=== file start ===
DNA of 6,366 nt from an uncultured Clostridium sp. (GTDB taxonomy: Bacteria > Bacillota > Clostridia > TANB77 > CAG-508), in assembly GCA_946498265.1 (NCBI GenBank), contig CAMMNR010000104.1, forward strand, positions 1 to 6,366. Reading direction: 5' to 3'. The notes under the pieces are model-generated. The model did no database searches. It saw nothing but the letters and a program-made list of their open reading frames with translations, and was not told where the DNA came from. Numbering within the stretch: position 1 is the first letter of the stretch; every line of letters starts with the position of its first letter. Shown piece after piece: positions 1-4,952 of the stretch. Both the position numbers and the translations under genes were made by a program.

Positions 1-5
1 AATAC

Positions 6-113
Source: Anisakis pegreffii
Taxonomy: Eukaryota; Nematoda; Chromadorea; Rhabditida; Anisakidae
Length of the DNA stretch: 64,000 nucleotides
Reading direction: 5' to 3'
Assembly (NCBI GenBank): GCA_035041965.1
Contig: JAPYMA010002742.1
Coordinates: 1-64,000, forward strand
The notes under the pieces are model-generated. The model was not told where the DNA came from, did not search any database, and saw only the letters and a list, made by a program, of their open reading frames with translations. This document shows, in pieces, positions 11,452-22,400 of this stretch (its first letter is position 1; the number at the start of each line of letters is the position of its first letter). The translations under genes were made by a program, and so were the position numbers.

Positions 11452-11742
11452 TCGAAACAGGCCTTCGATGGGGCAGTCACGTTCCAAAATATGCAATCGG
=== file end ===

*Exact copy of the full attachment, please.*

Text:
DNA of 6,366 nt from an uncultured Clostridium sp. (GTDB taxonomy: Bacteria > Bacillota > Clostridia > TANB77 > CAG-508), in assembly GCA_946498265.1 (NCBI GenBank), contig CAMMNR010000104.1, forward strand, positions 1 to 6,366. Reading direction: 5' to 3'. The notes under the pieces are model-generated. The model did no database searches. It saw nothing but the letters and a program-made list of their open reading frames with translations, and was not told where the DNA came from. Numbering within the stretch: position 1 is the first letter of the stretch; every line of letters starts with the position of its first letter. Shown piece after piece: positions 1-4,952 of the stretch. Both the position numbers and the translations under genes were made by a program.

Positions 1-5
1 AATAC

Positions 6-113
Source: Anisakis pegreffii
Taxonomy: Eukaryota; Nematoda; Chromadorea; Rhabditida; Anisakidae
Length of the DNA stretch: 64,000 nucleotides
Reading direction: 5' to 3'
Assembly (NCBI GenBank): GCA_035041965.1
Contig: JAPYMA010002742.1
Coordinates: 1-64,000, forward strand
The notes under the pieces are model-generated. The model was not told where the DNA came from, did not search any database, and saw only the letters and a list, made by a program, of their open reading frames with translations. This document shows, in pieces, positions 11,452-22,400 of this stretch (its first letter is position 1; the number at the start of each line of letters is the position of its first letter). The translations under genes were made by a program, and so were the position numbers.

Positions 11452-11742
11452 TCGAAACAGGCCTTCGATGGGGCAGTCACGTTCCAAAATATGCAATCGG